Nalanda, founded in the 5th century AD, is famous as the ancient seat of learning. The ruins of the world`s most ancient university lies here which is 62 km from Bodhgaya and 90 km south of Patna. Though the Buddha visited Nalanda several times during his lifetime, this famous center of Buddhist learning shot to fame much later, during 5th-12th centuries. Hieun Tsang stayed here in the 7th century AD and left detailed description of the excellence of education system and purity of monastic life practiced here. He also gave a vivid account of both the ambiance and architecture of this unique university of ancient times. In this first residential international university of the world, 2,000 teachers and 10,000 monks students from all over the Buddhist world lived and studied here. The Gupta kings
patronized these monasteries, built in old Kushan architectural style, in a row of cells around a courtyard. Emperor Ashoka and Harshavardhana were some of its most celebrated patrons who built temples, monasteries and viharas here. Recent excavations have unearthed elaborate structures here. An International Center for Buddhist Studies was established here in 1951. Nearby is Biharsharif, where an annual urs is celebrated at the Dargah or tomb of Malik Ibrahim Baya. Baragaon, 2 km away has a sun temple, famous for Chhath puja. To be visited are Nalanda museum & Nava Nalanda Mahavihar in addition to the great ruins.
Nalanda University Ruins Archaeological Complex
The total area of the excavation is about 14 hectares. All the edifices are of the red brick and the gardens are beautiful. The buildings are divided by a central walk way that goes south to north. The monasteries or "Viharas" are east of this central alley and the temple or "Chaiyas" to the west. The Vihara-1 is perhaps the most interesting with its cells on two floors built around a central courtyard where steps lead up to what must have been a dais for the professors to address their students. A small chapel still retains a half broken statue of the Lord Buddha.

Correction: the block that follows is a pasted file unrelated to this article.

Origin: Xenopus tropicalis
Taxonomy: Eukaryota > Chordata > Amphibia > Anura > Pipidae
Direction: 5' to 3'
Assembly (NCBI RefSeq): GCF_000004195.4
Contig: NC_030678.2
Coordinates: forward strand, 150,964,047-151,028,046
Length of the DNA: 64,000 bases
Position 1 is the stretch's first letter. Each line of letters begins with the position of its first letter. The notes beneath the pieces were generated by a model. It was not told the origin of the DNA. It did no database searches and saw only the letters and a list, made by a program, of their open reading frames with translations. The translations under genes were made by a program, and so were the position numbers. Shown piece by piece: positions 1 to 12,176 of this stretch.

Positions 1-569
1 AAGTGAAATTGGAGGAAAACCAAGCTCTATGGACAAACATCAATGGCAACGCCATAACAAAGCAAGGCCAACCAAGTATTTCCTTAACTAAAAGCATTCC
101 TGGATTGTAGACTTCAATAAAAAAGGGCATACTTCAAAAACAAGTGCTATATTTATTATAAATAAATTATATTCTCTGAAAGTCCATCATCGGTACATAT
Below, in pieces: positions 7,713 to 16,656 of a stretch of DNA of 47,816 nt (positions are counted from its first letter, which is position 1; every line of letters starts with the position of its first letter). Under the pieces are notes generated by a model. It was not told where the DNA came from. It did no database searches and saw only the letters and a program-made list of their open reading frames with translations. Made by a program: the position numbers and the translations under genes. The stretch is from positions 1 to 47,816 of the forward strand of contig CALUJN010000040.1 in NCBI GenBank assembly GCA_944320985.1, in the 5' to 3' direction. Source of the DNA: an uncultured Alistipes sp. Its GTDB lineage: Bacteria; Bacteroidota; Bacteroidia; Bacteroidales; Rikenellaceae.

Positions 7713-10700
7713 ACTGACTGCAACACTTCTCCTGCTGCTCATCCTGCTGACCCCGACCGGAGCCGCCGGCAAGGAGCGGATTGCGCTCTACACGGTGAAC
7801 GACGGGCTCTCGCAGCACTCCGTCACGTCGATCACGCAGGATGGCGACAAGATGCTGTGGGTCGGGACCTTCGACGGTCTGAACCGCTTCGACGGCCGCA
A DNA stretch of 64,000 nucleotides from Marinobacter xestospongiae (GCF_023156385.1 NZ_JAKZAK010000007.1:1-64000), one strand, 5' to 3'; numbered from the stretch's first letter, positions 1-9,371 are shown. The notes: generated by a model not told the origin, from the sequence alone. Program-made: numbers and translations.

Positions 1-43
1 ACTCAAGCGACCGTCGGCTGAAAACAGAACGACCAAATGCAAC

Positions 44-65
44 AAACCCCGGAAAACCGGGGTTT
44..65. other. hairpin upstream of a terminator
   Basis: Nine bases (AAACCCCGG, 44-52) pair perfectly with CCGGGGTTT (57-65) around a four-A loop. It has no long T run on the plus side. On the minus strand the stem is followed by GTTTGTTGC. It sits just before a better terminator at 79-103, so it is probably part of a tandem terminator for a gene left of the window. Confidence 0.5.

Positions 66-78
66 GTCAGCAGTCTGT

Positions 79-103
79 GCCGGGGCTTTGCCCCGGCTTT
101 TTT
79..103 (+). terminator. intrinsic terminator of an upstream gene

The enormous pyramidal mass of the Temple no .3 is impressive and from its top commands a splendid view of the entire area. It is surrounded by smaller stupas, many of which studded with small and big statues of the Lord Buddha in Various poses or "Mudras"
Nalanda Archaeological Museum
Opposite the entrance to the ruins of the university and houses, there is a small but beautiful collection of Buddhist and Hindu bronzes and a number of undamaged statues of the Lord Buddha that were found in the area. Two enormous terra-cotta jars of the first century stand intact behind the museum in a shaded enclosure. The collection includes copper plates and stone inscriptions, coins, pottery and samples of burnt rice (12th century AD) found among the ruins here. Open during 10.00 to 17.00. Closed on Friday.
Nava Nalanda Mahavihara
Nava Nalanda Mahavihara is devoted to study and research of Pali Literature and Buddhism. This is a new institute, where students from foreign countries also study.
Hieun Tsang Memorial Hall
A new construction in memory of the great Chinese traveler, Hieun Tsang.
In between Nalanda and Rajgir, there is a village namely Silao where very a popular local sweet "KHAJA" is prepared.
The lake with its temple of Surya, the Sun God , is a pilgrim destination twice a year in "Vaishakha" (April-May) and in "Kartika" (October-November) during the Chhath Puja or Sun worship.
The nearest airport is at Patna 89 km. Indian Airlines connect Patna to Calcutta, Ranchi, Bombay, Delhi and Lucknow.
Though Rajgir (12 km) is the nearest railway station to Nalanda yet the nearest convenient rail head is at Gaya 95 km.
Nalanda is connected by good road with Rajgir 12 km, Bodh Gaya 110 km, Gaya 95 km, Patna 90 km, Pawapuri 26 km, Bihar Sharif 13 km etc.
There are no taxis available in Nalanda. Cycle rickshaws and tongas are the only modes of transport.